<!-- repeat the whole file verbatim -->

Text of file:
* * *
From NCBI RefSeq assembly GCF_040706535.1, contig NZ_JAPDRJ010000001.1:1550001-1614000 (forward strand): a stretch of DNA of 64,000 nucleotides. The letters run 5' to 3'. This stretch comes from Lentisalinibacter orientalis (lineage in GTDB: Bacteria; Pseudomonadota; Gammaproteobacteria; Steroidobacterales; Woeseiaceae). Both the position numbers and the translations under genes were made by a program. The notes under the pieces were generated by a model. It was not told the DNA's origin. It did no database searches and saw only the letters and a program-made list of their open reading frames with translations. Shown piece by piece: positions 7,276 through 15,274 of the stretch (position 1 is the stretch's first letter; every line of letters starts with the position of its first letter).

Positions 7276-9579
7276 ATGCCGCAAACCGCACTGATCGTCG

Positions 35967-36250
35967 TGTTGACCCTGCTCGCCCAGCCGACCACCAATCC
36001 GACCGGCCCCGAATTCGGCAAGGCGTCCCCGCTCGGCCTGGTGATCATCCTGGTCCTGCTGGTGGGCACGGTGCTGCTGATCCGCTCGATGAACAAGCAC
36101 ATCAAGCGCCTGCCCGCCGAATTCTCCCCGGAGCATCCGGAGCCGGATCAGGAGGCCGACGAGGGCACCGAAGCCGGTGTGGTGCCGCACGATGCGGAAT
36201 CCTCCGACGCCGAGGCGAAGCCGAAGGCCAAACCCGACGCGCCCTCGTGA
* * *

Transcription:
From NCBI RefSeq assembly GCF_040706535.1, contig NZ_JAPDRJ010000001.1:1550001-1614000 (forward strand): a stretch of DNA of 64,000 nucleotides. The letters run 5' to 3'. This stretch comes from Lentisalinibacter orientalis (lineage in GTDB: Bacteria; Pseudomonadota; Gammaproteobacteria; Steroidobacterales; Woeseiaceae). Both the position numbers and the translations under genes were made by a program. The notes under the pieces were generated by a model. It was not told the DNA's origin. It did no database searches and saw only the letters and a program-made list of their open reading frames with translations. Shown piece by piece: positions 7,276 through 15,274 of the stretch (position 1 is the stretch's first letter; every line of letters starts with the position of its first letter).

Positions 7276-9579
7276 ATGCCGCAAACCGCACTGATCGTCG

Positions 35967-36250
35967 TGTTGACCCTGCTCGCCCAGCCGACCACCAATCC
36001 GACCGGCCCCGAATTCGGCAAGGCGTCCCCGCTCGGCCTGGTGATCATCCTGGTCCTGCTGGTGGGCACGGTGCTGCTGATCCGCTCGATGAACAAGCAC
36101 ATCAAGCGCCTGCCCGCCGAATTCTCCCCGGAGCATCCGGAGCCGGATCAGGAGGCCGACGAGGGCACCGAAGCCGGTGTGGTGCCGCACGATGCGGAAT
36201 CCTCCGACGCCGAGGCGAAGCCGAAGGCCAAACCCGACGCGCCCTCGTGA